only loaders In the party they were bound to fol
low, are Just now in a very unhappy frame i
mind. The fact is, they have come to the conclo
Blon since the election that the President has at
last got his eyes opened and has discovered
greatly to his surprise, that some of the men to
whom he has all along afforded the best chances
of setting rich In a wonderfully short time and
whom he has favored because of the ??poll" he
thought they had lu securing a large vote for the
party on election days, have uover had any real
pull at all. Indeed, the feeling that the results of
the late election wonld bring aboit
in this city, where everything hHs been so snug for
ao many years, has ror the past two weeks haunted
the rank and file of the faithful, who all get their
little pickings for do'jig their duty to the part*
without question, but up to a day or two ago their
lears were not confirmed by anything that could
bo considerod reliable. But all Is now agony and
Buspense, for it has leaked out that the President
has really been
looking over thi field,
and though the gentlemen who are supposed to
kuow the most about the probable changes that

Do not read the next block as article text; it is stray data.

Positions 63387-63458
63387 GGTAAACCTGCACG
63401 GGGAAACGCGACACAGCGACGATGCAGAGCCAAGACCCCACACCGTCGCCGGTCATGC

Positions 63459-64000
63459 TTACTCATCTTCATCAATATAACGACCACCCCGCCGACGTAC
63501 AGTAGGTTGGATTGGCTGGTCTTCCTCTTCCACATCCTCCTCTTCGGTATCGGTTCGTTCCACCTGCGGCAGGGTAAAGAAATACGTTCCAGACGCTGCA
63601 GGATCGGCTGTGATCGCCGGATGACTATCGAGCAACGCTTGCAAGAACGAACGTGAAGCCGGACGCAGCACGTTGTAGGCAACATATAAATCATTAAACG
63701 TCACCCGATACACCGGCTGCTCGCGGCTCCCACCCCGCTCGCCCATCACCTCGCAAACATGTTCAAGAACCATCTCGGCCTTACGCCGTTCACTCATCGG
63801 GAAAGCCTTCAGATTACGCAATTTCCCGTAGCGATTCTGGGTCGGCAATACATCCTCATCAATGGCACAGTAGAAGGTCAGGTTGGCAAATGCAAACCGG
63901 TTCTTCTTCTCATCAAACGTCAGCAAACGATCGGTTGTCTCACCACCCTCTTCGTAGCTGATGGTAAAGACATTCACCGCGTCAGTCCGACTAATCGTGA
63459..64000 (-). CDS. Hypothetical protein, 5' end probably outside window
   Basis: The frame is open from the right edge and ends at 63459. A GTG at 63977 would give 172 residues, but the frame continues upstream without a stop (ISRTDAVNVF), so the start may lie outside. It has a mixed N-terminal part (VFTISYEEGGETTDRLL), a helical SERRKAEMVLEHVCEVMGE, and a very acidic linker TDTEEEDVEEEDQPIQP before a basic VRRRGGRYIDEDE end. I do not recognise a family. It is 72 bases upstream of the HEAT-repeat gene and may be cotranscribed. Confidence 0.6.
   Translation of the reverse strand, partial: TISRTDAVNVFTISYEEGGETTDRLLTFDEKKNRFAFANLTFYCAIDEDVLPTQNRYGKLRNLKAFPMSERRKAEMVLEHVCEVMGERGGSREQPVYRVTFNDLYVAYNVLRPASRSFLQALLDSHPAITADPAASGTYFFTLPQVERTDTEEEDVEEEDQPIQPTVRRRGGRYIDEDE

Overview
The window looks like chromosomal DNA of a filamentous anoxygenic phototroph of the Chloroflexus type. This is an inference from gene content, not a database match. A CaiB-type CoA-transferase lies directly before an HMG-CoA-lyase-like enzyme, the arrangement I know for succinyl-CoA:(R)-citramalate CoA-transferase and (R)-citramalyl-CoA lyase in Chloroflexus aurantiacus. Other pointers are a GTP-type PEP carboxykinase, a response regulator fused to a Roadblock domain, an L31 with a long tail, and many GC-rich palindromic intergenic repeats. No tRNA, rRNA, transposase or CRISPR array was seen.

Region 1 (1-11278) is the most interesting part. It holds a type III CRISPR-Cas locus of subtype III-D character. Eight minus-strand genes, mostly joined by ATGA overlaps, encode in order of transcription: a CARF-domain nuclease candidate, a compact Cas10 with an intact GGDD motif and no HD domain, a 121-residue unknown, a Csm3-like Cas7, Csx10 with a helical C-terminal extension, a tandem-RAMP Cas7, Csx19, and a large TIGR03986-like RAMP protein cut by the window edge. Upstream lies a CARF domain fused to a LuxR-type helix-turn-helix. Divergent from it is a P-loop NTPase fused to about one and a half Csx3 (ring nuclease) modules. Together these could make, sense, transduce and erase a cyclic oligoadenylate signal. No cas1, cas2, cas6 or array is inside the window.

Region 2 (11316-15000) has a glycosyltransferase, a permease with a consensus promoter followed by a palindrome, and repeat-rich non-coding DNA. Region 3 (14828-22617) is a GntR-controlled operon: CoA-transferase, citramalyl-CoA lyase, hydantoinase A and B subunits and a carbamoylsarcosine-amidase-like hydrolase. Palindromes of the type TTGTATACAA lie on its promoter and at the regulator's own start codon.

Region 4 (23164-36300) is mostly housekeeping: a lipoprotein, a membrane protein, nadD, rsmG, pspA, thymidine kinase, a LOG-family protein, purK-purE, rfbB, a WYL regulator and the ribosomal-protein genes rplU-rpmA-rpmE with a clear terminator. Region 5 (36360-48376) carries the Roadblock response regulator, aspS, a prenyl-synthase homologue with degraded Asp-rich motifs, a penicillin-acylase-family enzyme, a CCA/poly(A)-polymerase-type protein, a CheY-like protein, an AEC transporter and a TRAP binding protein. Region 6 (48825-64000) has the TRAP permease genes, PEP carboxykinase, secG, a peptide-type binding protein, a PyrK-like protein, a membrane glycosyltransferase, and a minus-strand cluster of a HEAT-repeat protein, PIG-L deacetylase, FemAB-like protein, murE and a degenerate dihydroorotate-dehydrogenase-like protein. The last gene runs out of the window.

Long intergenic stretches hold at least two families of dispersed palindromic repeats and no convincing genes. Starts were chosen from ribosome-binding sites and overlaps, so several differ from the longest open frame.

are to be mado are the most silent about the ??it
tor, it la whispered about that the Presidential
"looking over" bodes a storm to come.
The present Collector, General Arthur,
says he knows nothing about it, and*
his fond hope doubtless is that ' there
will be no change, slthough there are many
good patriots who believe there's mlUlons In lb
Tiic pious Laflln, too, they say, believes the uar
Ings and doings of the Naval Office people during
the campaign have won the respect and admira
tion of all true republicans, including the Presi
dent; and, as for General Snarpe, the Survoyor of
the Port, he certainly would be able to show to
his own satisfaction, ir asked, by a single rule of
three, that, had he been a candidato in the grass*
hopper Congressional district, the warlike Willis
would, in all probability, have never puiicd so far
ahead of the tide as he did. Even Mr. Acton, who
has been assaying